An introduction to Email
From Spiffy Stores Knowledge Base
What is an email address?
We use email accounts to send email messages to other people who also have email accounts. You use your email address and password to access your email account, where your email address consists of a username followed by an '@' and then your domain name.
firstname.lastname@example.org 'support' is the username 'spiffystores.com.au' is the domain name
In order to send an email message to someone, you need to know their email address.
If you want to send messages or read messages that have been sent to you, then you need to know your own email address and the password for the email account. Each email account has a unique email address and password. You create the password when you create the email account, and you can change this password at any time.
Where are my email messages stored?
When someone sends you a email message, they send the message to a mail server which then finds the mail server that is used to host your email account. The message is delivered from the sending mail server to your mail server, where it sits waiting in a mailbox for you to read it.
Each email account uses up disk space on your mail server to store your messages. This space is allocated from the disk space quota that comes with your Spiffy Stores plan, and there is a limit to the number and size of messages that can be stored on the mail server. We provide enough space for you to store your messages for a few weeks, but we recommend that you set up your email accounts to transfer your older email messages somewhere else so that you can keep an archive of all the messages you have received in the past months and years for your business.
How do I read my email messages?
Once someone has sent you a message, it will be received by your mail server and it will sit in the mailbox associated with your email address waiting to be read.
There are two ways to read your email messages, and you need to configure the software on your computers, laptops, tablets and smartphones to use one of these two methods for accessing your mailbox.
Transferring mail from the server using POP3
The recommended way for you to read your mail is to use the POP3 protocol to transfer the mail from the server mailbox to your computer using a program such as Microsoft Office, Thunderbird or Mac Mail.
When you add your email account to your computer's email program you will be asked to choose a protocol for reading your mailbox. You should choose POP3 on your main business computer.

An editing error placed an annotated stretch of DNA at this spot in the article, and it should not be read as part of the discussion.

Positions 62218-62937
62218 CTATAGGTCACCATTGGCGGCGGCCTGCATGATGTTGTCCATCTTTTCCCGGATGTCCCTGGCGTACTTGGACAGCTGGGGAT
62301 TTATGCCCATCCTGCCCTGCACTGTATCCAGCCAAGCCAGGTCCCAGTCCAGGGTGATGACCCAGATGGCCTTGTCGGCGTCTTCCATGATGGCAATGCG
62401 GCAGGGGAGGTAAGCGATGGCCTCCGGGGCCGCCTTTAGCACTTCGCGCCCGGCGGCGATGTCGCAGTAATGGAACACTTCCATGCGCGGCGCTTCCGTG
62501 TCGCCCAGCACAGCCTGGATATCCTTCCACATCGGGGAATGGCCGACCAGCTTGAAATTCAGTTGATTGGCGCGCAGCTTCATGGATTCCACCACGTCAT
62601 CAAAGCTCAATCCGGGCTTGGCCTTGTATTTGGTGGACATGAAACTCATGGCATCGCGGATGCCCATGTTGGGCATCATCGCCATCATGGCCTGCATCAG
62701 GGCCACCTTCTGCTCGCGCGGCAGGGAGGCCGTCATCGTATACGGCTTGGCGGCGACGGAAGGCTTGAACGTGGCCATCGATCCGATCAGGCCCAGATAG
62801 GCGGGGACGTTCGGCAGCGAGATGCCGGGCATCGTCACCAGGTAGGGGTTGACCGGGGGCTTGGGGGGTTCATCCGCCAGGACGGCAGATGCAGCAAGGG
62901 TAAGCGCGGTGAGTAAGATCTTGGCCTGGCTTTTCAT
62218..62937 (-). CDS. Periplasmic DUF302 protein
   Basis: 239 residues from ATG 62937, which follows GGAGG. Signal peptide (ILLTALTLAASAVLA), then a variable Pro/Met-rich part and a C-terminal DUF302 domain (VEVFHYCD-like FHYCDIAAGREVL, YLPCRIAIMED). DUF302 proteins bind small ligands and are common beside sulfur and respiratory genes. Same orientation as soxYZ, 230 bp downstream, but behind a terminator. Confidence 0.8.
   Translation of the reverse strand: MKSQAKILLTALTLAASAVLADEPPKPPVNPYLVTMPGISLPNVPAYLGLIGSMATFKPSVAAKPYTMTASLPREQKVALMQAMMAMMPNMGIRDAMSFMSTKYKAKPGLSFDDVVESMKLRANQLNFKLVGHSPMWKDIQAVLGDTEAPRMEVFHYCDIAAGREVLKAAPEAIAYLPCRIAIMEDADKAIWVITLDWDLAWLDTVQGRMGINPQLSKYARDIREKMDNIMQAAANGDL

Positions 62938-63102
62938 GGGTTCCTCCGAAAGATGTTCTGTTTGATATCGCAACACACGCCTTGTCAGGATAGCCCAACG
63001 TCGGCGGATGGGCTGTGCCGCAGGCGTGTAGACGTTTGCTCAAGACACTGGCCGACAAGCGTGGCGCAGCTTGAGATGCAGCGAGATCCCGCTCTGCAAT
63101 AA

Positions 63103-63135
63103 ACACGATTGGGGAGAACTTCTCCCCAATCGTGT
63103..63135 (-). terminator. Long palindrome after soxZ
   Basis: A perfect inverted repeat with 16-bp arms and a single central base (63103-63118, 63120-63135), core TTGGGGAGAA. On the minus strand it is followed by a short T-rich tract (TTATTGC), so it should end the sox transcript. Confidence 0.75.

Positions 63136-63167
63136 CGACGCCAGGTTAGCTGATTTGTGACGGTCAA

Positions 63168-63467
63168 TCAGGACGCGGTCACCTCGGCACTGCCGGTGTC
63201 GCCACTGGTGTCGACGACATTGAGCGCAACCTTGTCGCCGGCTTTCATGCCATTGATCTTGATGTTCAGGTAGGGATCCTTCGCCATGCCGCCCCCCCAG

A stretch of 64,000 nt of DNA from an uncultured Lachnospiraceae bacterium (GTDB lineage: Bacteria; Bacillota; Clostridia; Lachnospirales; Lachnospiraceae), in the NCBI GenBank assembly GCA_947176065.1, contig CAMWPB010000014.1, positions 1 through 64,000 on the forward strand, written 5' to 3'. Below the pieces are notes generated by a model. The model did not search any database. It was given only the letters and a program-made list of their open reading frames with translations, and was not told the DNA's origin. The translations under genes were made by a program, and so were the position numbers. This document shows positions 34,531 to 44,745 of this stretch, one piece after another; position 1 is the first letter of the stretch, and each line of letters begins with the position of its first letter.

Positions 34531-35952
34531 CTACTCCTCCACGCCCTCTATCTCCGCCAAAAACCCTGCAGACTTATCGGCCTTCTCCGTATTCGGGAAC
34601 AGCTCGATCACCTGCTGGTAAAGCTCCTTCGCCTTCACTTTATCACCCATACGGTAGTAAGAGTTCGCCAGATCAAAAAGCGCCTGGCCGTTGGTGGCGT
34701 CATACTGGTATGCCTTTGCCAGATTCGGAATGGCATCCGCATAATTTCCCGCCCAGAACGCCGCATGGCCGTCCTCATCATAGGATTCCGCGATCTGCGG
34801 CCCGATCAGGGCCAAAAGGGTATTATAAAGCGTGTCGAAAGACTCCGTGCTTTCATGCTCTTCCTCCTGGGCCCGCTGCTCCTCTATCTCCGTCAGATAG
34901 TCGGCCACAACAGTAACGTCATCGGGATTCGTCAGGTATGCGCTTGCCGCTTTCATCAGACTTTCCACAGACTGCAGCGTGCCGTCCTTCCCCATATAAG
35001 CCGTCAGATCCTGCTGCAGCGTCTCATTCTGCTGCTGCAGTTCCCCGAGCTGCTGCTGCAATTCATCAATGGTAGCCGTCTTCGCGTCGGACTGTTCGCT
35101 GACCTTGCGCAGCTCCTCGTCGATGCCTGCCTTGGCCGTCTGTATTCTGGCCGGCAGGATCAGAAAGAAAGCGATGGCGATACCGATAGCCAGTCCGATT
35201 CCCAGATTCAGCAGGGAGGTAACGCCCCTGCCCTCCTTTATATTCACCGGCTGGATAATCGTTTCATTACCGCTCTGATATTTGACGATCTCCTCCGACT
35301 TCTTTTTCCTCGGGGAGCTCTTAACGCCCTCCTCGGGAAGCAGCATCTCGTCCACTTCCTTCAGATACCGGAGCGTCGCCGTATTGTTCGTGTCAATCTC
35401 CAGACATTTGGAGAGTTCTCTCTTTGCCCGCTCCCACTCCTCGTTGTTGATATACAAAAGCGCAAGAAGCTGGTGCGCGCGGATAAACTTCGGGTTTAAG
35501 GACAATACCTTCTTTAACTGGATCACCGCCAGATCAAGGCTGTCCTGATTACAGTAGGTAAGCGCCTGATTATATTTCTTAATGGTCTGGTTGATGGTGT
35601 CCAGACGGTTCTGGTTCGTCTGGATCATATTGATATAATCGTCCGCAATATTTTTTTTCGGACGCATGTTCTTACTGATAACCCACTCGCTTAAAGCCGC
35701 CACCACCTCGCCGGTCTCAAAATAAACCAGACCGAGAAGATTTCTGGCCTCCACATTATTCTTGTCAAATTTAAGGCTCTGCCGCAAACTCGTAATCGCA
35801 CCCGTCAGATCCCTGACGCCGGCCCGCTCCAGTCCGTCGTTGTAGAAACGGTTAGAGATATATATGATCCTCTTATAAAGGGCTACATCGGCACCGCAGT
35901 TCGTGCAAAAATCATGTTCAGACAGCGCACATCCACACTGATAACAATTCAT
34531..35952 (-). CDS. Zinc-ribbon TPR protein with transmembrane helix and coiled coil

When you choose POP3, your email messages are transferred from the server to your computer. If you use multiple devices, then you need to choose one of them to act as the Master computer where you store all your email for your business.
When you configure multiple computers or devices to use POP3 to read the same email account, you'll need to ensure that they are set to remove mail from the server after 7 days... so each computer doesn't retrieve different messages.
Reading your mail on the server using IMAP
IMAP allows you to read the messages that are sitting in your mailbox on the server. The protocol does not attempt to transfer the messages, but leaves them sitting on the server. This means that you can read your recent messages wherever you have access to the Internet.
You can make IMAP work in conjunction with POP3, because POP3 allows you to configure a period, usually 7 days, where mail on the server is kept on the server even after its been transferred down to your main computer. After 7 days, POP3 will automatically delete the old messages from the server, thus freeing up space for new messages to arrive.
If you don't use POP3 to delete older messages, then your mailbox will eventually fill up, and you will lose all new messages until the older messages are deleted.
Configure secondary devices to read email using IMAP
- How to set up your Spiffy Stores email
- How to access your Spiffy Stores mailboxes through webmail
- How to set up your email program to access your Spiffy Stores mailboxes
- How to configure Microsoft Outlook
- How to Configure Microsoft Outlook 2003
- How to configure Mozilla Thunderbird
- How to configure Microsoft Outlook Express
- How to configure Mac Mail on OSX
- How to configure an Apple iPhone
- How to configure an Apple iPad
- Using Gmail to handle your email
- Mailbox quota warnings